“I’m a business guy and an electrical engineer. I’m trained to solve hard problems — not to argue about them, just to get things done,” he said, adding that “we need to bring accountability to Washington, D.C.”
At least one of Gianforte’s new colleagues booed the term-limits proposal.
Gianforte pleaded guilty on June 12 to a misdemeanor assault charge, admitting to attacking Guardian reporter Ben Jacobs on election eve after Jacobs asked about his position on the pending Republican health care bill. He was ordered to pay a fine, perform community service and undergo anger management counseling, and he separately publicly apologized to Jacobs and donated $50,000 to the Committee to Protect Journalists in order to stave off a civil lawsuit.
In an interview with the Associated Press last week, Gianforte said he had taken responsibility and wished to move on with his political career. “I think you can never erase history,” he said. “I can’t erase it, but I did do everything in my power once the event was over to take responsibility.”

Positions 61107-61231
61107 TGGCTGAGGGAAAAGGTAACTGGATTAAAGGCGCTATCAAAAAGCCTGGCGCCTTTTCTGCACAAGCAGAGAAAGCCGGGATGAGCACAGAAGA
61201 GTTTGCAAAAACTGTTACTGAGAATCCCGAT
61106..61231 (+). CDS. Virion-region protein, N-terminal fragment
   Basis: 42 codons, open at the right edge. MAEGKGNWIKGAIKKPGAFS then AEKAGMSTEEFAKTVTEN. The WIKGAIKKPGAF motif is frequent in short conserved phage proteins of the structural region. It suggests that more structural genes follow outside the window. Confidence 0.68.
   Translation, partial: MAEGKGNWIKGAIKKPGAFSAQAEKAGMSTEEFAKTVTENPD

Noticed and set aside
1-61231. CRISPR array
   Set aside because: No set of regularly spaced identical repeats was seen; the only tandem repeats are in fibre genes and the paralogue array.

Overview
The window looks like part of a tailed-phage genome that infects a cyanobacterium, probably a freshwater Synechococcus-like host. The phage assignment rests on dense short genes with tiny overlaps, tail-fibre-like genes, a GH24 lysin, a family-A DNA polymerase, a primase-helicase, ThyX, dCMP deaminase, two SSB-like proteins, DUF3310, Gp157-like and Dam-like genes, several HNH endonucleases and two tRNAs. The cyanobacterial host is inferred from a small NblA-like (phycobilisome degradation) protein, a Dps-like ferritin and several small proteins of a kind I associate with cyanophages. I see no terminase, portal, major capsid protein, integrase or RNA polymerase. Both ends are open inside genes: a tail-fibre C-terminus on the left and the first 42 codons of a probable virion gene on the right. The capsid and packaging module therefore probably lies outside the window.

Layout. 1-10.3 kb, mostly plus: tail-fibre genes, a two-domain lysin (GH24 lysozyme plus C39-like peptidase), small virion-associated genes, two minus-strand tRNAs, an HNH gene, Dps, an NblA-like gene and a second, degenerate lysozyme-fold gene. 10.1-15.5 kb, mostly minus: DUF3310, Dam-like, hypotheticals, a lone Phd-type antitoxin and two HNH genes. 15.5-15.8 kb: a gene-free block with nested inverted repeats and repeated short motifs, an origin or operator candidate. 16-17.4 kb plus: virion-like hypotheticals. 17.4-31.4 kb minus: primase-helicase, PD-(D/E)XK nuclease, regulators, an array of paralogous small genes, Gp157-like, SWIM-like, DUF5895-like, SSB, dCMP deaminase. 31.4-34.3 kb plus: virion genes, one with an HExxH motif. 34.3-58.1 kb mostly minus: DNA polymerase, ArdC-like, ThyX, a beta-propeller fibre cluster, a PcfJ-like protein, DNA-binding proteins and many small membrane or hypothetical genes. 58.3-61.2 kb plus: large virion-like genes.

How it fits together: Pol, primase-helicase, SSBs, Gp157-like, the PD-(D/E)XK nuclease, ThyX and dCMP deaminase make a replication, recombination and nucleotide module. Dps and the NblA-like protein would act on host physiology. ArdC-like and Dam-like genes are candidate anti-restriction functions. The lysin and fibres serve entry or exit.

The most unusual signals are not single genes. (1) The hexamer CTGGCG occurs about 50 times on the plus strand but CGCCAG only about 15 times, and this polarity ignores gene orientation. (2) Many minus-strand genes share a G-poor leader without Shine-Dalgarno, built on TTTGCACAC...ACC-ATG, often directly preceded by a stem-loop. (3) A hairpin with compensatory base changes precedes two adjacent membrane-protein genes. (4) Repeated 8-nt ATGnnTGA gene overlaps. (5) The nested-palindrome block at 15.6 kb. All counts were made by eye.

But he would not explain in that interview why his campaign initially blamed Jacobs for the assault and only took responsibility after he won the election.
Gianforte, who will serve as Montana’s only House representative, was sworn in by House Speaker Paul D. Ryan (R-Wis.) on the House floor. At a ceremonial event before the official swearing-in, he was joined by Sen. Steve Daines (R-Mont.), who was Gianforte’s business partner before entering politics; Interior Secretary Ryan Zinke, who previously held Gianforte’s seat; and former Rep. Denny Rehberg (R-Mont.), as well as Gianforte’s wife and two of his four children.
“Greg is a doer, and we’re happy to have him here,” said House Majority Leader Kevin McCarthy (R-Calif.) in brief floor remarks after Gianforte was sworn in.
Elise Viebeck contributed to this report.